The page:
What should we first ask our students to do with data? (Process for Teaching with Data, Phase 1)

What should we first ask our students to do with data?

When first presented with a visualization, either one that you create or that is created by someone else, it is important to pause and just look at it before you start trying make sense of it. You can do this by asking yourself:

  • What do I notice?
  • What do I wonder about when looking at this?

 These questions assist you in essence to find the visualization’s introduction, as if you were meeting a new person.

 So how can we guide students to become “acquainted” with a graph that is new to them?

  • Show the visualization to students, either by projecting it for all to see, having it printed on a worksheet, or having them open it on their computers/tablets.
  • Ask students these two questions and have them first think about it for themselves. They can write down their thoughts in an in-print or online science journal or just think for themselves.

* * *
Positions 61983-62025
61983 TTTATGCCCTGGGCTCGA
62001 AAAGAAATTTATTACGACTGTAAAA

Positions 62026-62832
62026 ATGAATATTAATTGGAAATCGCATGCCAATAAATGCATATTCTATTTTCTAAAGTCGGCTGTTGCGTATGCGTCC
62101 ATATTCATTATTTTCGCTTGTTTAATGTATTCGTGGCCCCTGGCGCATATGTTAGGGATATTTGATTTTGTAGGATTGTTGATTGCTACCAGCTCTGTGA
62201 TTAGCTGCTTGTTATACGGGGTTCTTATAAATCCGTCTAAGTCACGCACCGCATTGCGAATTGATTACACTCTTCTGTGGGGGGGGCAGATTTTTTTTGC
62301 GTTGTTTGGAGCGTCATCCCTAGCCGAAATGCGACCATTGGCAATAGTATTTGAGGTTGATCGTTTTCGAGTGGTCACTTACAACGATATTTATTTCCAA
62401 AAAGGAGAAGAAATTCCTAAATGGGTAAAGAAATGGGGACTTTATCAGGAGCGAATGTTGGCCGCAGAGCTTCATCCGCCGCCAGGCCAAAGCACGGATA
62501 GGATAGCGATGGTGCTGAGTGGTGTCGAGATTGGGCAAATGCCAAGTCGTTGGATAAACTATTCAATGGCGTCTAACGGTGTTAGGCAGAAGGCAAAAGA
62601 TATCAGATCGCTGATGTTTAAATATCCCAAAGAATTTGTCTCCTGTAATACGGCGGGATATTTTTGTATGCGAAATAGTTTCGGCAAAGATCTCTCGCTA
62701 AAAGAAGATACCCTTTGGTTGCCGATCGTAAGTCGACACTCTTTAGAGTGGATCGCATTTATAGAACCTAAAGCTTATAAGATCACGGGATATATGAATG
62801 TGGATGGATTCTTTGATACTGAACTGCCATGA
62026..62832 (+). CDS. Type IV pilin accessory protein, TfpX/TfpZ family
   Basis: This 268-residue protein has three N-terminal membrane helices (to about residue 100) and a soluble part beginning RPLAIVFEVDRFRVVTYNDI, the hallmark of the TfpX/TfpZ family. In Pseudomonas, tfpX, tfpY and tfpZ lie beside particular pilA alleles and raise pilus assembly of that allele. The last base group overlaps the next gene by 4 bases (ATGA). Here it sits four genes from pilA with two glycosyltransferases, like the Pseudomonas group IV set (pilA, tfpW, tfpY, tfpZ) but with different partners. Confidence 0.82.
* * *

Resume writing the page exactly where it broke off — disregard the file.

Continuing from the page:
• Have them share out loud their ideas:
    • As a think-pair-share exercise where they turn to their neighbor to discuss what they were thinking.
    • As a small group share out where they each share their thoughts in turn without interruptions or feedback (like a microlab setup) and then discuss with one another everyone’s ideas.
    • As a full group discussion about it.

The key is to have your students pause for a moment and engage with the visualization. There are no correct or wrong answers at this point. The emphasis should be on getting them to think for themselves about what they see and what questions that leads them to think about. This helps activate students brains for making sense of the data and connects to their prior knowledge of the subject matter and/or type of visualization.

Once students have done this initial work of articulating what they notice and what they wonder, they are ready to move on to getting ready to interpret the visualization!

See “Strategies for Teaching with Data, Part 2” for effective strategies for starting students off in interpreting data.

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